If history is any guide (and perhaps it is not) looking back at the California Gold Rush (the 49ers) the firms who ended up financially in the black were merchants and service companies such as Samuel Brannan, Philip Armour, John Studebaker, Levi Strauss and Wells Fargo.6 Those who also made and sold mining equipment (picks, axes, shovels, sluices) had mixed results.  Yet the group of people who typically fared the worst financially were the miners themselves as they were nearly all exposed to various types of risks (upfront capital costs, land title lawsuits, inclement weather, sickness, etc.) and as a consequence, most ended up bankrupt.

Does this mean you should not purchasing crypto mining equipment?  No, but you are probably more exposed to risks with fewer potential upsides than downsides.  Your capital is tied up into a depreciating asset, a machine which unlike a GPU that can be resold, has a singular use that may or may not be delivered on time with unknown hashrate performance deltas.  Or you could be thinking, just like the first people who managed to get an Avalon batch last winter or a KnC miner when they ship new updates throughout the year (like the upcoming Neptune), perhaps you might be lucky enough to get a Viper that lives up to its paper reputation.7  But the odds are you won’t, especially if you are reading this and have not pre-ordered it.

One other option for HNWI is that you could invest in an IC design company such as Alchip which does the physical design for KnC.8 Or create your own engineering team to build ASIC machines for internal use only and sell public shares just like ASICMiner in Guangdong did last year.

Lastly, for entrepreneurs there are other areas to focus on beyond the token such as the financial instruments and applications discussed by Mike Hearn in 2012 that utilize the Bitcoin or Litecoin protocol (e.g.,  secure time-stampingproving ownership of tangible propertydecentralized DNS and new ways to sign contracts).9

Exhibit A:

Below is a very rudimentary table that utilizes this Litecoin difficulty calculator.10  The calculator is nowhere near advanced as the dynamic dashboard over at Genesis Block (which is BTC only).  In fact, this chart below does not include in its calculations the long tail of the difficulty curve.  It is an end-to-end snapshot (what it is today versus what it will be 6 months from now).  But that is unneeded as this shows you that in every instance, building GPU-based systems instead of buying the ASIC is probably more profitable in the first 6 months.  In some cases, merely buying LTC and holding is actually more profitable.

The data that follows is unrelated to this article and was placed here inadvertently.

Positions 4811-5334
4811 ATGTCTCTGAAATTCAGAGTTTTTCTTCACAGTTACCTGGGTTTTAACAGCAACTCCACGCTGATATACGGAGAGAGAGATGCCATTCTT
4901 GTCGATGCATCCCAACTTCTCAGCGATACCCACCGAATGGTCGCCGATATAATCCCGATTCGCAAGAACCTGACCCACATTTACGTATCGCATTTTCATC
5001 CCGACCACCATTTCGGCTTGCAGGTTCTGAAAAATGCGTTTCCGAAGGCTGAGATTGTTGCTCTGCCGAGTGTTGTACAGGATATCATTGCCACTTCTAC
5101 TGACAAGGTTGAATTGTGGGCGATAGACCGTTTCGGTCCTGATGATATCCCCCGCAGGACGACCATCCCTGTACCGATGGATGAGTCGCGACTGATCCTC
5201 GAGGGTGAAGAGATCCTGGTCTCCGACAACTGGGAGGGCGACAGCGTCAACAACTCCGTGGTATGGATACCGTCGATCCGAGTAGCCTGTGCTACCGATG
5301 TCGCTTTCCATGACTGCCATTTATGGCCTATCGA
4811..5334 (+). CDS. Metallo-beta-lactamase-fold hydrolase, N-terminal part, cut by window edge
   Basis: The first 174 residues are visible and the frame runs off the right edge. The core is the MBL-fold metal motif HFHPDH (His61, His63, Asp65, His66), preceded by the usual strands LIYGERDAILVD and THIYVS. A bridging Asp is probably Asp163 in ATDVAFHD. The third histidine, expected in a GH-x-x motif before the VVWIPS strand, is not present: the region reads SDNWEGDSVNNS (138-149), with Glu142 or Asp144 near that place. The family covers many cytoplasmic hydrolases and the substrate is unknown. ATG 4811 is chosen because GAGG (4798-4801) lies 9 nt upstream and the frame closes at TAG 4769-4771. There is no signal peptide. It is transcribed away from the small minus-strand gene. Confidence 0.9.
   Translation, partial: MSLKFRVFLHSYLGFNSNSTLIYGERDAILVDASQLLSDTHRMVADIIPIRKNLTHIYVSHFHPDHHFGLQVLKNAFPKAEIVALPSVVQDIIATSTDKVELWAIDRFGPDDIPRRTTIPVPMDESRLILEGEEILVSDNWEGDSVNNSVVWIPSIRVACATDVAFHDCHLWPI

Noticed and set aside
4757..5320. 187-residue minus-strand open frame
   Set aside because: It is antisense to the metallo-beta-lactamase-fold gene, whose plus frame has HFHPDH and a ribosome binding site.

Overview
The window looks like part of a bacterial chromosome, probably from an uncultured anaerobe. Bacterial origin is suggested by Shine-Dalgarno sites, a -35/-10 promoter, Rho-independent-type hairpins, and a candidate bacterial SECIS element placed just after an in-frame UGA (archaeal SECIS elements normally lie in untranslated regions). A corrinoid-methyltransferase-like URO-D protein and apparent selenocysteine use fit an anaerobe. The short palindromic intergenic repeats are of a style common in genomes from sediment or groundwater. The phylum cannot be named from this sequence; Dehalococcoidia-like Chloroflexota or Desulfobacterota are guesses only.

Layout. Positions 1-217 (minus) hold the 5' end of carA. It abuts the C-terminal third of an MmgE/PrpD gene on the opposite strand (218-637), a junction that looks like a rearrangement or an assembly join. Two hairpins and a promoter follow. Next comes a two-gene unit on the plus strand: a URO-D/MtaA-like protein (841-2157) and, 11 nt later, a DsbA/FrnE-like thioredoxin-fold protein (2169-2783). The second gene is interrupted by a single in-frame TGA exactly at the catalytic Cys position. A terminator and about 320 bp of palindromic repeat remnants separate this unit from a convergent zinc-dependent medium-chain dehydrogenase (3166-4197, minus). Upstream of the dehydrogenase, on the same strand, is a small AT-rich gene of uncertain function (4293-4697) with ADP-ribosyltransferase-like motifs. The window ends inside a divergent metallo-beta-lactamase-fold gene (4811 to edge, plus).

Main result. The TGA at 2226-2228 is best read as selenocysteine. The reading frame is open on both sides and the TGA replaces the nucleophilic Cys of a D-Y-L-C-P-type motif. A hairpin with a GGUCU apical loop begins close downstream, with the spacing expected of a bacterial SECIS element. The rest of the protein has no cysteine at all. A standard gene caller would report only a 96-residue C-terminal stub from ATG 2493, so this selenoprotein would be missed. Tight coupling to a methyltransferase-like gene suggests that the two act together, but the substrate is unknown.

I should point out that for this activity I negated electrical costs which obviously are non-negligible especially for a large GPU farm.  Obviously an ASIC will come out per watt more efficient, so feel free to factor in whatever electrical costs you may pay on a monthly basis in your region.  I also assumed the consumer would be able to buy 32 new or used Vapor-X 7950s for $200 each and then simply build a barebone system using milkcrates as per Cryptobadger (Friendly reminder: anything that is not the GPU is not generating tokens and is therefore a money sink — you do not need fancy cases or i7 CPUs).  It is probably very difficult to locate 32 of these GPUs, let alone 42 for Scenario 4.  But you could likely find batches of used versions on eBay, Craigslist and other etailers.  They do not even need to be the Sapphire brand; see this chart for more comparisons.

The biggest difficulties for a massive GPU farm like that however will be logistics, cooling and storage.  You would need to have access to reliable power and internet sources.  You would also need to keep an eye on each of the GPUs throughout the day to make sure they are performing up to snuff (I actually used LogMeIn but I think Cryptobadger’s method is much more efficient).

Still, I would speculate that in all likelihood, the Viper is unlikely to be delivered to your door within the next 90 days.  If that is the case your two profitable options (based on this chart) are to buy and hold LTC and/or build a rig or two (depending on if you can get them used and what your electrical costs are).

One last note, I do not predict that LTC price levels will reach the numbers listed in this chart this year (if ever).  These are for illustrative purposes only.  In contrast, if price levels do continue to increase I would expect the difficulty rating to increase in a corresponding manner and that the lopsided disconnect in the last column would never germinate.  Baseline difficulty is 3300 and starting LTC price is $27.

Investment Option ETA Setup cost in USD and LTC Difficulty increases same as 6 mo. historical avg and LTC stays at current price Difficulty increases same as 6 mo. historical avg and LTC increases at 6 mo. historical avg Difficulty increases less than 6 mo. historical avg and LTC increases at 6 mo. historical avg Difficulty increases more than 6 mo. historical avg and LTC increases at 6 mo. historical avg Difficulty increases same as 6 mo. historical avg and LTC increases at less than 6 mo. historical avg Difficulty increases same as 6 mo. historical avg and LTC increases at more than 6 mo. historical avg
Difficulty x4 @ 13200, LTC @ $27 on July 6th 2014 Difficulty x4 @ 13200, LTC x9 @ $243 on July 6th 2014 Difficulty x2 @6600, LTC x9 @ $243 on July 6th 2014 Difficulty x8 @ 26400, LTC x9 @ $243 on July 6th 2014 Difficulty x4 @13200, LTC x4.5 @ $121.5 on July 6th 2014 Difficulty x4 @13200, LTC x13.5 @ $364.5 on July 6th 2014